42. Loretta Lynn, "Coal Miner's Daughter": This seems a bit obvious. I really doubt the kids at the Stone are all that fond of this one. Political correctness?

41. Townes van Zandt, "Pancho and Lefty": Of course, Townes couldn't sell eight copies of this, but fortunately someone got the tune in front of Willie Nelson, who brought Merle into the equation and, voila, international hit and some mailbox money for a guy who needed it. Showing their hipster cred by listing Townes? Probably. But no one in Texas thinks of Townes as "country."

40. Gram Parsons, "$1,000 Wedding": OK, swerving into absurdity once again. Great song, but you have to ask yourself, "What are these people thinking rating this in the Top 40 country songs of all time? If this one is in, where's 'Dead Flowers'?" I'm just going to say this is probably not the list this song needs to be included in and move along.

39. Kacey Musgraves, "Follow Your Arrow": I'd like to know the thought process that went on where a group of full-grown (we assume) music scribes reached a consensus that this is the 39th greatest country song of all time. Lobotomy time. This destroys any credibility this list ever hoped to have; Alan Jackson on line one.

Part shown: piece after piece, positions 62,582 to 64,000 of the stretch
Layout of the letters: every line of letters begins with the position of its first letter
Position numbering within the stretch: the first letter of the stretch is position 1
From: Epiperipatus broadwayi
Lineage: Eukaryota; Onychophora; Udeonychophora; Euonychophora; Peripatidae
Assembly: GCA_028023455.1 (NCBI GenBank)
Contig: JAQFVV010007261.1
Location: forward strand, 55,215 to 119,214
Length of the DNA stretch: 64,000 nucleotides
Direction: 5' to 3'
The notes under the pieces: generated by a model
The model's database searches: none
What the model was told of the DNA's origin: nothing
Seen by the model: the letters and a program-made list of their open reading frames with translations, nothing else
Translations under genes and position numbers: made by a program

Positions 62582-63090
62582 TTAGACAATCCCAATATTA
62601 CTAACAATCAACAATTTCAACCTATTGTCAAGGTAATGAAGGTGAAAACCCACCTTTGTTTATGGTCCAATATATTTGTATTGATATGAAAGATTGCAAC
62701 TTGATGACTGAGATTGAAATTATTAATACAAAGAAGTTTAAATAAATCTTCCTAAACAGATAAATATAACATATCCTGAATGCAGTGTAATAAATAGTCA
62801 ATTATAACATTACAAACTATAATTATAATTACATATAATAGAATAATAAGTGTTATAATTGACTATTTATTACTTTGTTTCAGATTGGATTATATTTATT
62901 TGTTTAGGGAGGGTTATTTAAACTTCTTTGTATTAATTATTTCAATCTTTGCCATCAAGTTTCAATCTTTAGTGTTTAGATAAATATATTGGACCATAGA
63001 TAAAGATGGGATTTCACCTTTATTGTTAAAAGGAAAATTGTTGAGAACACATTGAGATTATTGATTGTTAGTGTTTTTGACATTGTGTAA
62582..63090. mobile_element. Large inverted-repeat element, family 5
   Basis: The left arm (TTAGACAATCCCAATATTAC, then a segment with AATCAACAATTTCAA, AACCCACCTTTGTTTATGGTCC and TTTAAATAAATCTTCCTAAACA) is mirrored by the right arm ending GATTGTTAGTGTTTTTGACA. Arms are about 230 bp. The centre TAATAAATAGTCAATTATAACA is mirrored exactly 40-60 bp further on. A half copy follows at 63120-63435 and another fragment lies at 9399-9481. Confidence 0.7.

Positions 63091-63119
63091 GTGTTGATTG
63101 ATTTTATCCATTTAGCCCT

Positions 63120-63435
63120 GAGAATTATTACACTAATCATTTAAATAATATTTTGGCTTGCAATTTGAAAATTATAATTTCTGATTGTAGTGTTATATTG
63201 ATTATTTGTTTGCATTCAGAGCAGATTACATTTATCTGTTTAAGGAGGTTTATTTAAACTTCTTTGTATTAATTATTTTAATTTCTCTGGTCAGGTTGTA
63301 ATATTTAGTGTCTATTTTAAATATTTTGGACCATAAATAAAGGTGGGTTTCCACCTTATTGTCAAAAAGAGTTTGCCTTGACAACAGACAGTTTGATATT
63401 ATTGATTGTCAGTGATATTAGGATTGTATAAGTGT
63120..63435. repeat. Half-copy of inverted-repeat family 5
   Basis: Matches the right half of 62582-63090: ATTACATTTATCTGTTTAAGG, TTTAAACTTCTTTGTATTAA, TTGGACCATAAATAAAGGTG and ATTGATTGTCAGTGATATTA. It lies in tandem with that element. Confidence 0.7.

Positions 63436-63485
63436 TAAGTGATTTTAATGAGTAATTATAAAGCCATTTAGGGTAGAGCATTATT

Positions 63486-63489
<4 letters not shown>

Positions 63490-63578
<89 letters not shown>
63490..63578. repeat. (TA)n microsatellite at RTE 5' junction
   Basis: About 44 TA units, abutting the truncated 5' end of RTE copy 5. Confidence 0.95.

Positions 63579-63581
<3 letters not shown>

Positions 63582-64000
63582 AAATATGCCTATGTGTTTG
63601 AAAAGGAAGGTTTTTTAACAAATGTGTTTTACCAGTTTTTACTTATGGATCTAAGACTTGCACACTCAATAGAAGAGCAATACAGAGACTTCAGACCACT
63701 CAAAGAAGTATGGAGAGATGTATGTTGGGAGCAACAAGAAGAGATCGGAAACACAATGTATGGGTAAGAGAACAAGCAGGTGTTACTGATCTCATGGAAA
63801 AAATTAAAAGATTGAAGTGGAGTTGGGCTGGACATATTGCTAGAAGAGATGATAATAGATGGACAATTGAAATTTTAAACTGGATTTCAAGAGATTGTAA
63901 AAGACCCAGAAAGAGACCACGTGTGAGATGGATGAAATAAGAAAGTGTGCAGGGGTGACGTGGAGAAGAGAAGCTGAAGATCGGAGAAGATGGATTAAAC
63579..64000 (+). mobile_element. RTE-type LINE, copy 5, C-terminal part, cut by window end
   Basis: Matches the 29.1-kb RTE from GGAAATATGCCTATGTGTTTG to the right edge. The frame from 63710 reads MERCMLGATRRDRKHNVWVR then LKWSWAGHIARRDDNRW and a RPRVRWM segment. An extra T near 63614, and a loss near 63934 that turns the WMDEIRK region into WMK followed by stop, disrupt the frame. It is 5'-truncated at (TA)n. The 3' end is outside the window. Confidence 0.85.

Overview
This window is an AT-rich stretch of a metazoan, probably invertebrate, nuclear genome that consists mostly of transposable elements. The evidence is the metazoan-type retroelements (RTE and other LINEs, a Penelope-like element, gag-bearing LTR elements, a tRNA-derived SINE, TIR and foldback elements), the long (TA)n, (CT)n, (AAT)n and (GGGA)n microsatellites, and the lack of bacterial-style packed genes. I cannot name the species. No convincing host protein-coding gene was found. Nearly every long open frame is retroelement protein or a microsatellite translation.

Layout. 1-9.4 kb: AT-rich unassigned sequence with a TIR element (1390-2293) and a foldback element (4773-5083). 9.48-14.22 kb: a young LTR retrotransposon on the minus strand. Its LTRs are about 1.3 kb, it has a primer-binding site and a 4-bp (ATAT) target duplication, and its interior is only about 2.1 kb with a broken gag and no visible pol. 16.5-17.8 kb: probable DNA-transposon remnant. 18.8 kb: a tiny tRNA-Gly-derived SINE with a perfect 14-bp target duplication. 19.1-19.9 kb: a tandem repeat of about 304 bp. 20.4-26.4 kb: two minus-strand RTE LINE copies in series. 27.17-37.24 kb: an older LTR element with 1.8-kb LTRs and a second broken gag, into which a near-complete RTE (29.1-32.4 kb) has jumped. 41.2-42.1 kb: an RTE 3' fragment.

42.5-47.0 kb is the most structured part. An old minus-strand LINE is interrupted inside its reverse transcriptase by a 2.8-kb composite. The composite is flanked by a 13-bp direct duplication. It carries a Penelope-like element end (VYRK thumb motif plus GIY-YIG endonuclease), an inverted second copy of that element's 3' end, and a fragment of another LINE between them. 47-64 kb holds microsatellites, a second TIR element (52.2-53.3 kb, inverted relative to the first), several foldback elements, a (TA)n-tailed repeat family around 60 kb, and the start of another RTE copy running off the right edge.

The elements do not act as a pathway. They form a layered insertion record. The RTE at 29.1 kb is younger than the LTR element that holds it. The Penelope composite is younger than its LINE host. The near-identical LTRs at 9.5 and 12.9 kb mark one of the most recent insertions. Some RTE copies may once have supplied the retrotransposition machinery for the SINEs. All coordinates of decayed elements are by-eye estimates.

38. Patsy Montana, "I Want to Be a Cowboy's Sweetheart": Stone classic with a lot of historical significance, given that it was the first million-seller country hit by a female, but I'm not sure this tops some women left entirely off the list.

37. George Jones and Tammy Wynette, "Golden Rings": Classic. Nothing else to say. The utter definition of a country duet, although Conway and Loretta could hang right with the Possum and Miss Tammy.

36. Hank Williams, "Lost Highway": OK, Rolling Stone, make up your damn mind. You list Ray Wylie Hubbard, Emmett Miller and Townes van Zandt as artists even though the songs were actually made famous by others. But here you've listed Hank instead of Leon Payne. So you're ready to admit there really was no plan? Fair enough. (Spoiler: like Lomax said, listing "Settin' the Woods on Fire" above this is terminally dumb.)

35. Everly Brothers, "Bye, Bye Love": Great song, wrong list. If this is on the list, Carl Perkins should be on the list. Technical foul.

34. Carter Family, "Wildwood Flower": I doubt a single RS writer has ever heard this. At least the computer argued successfully to put a Carters tune on the list.

33. Porter Wagoner, "A Satisfied Mind": Killer. Could be in the Top 10. This one wins out by a nose over "I'll Go Down Swingin'" or "Cold Hard Facts of Life."

32. Mississippi Sheiks, "Sittin' On Top of the World": Of course Bob Wills took this to the stratosphere, but nice to see the Rolling Stone kiddos giving the Sheiks a nod. Of course, they probably have never even seen the beautifully recorded homage to the Sheiks by Steve Satterwhite and the Great Recession Orchestra.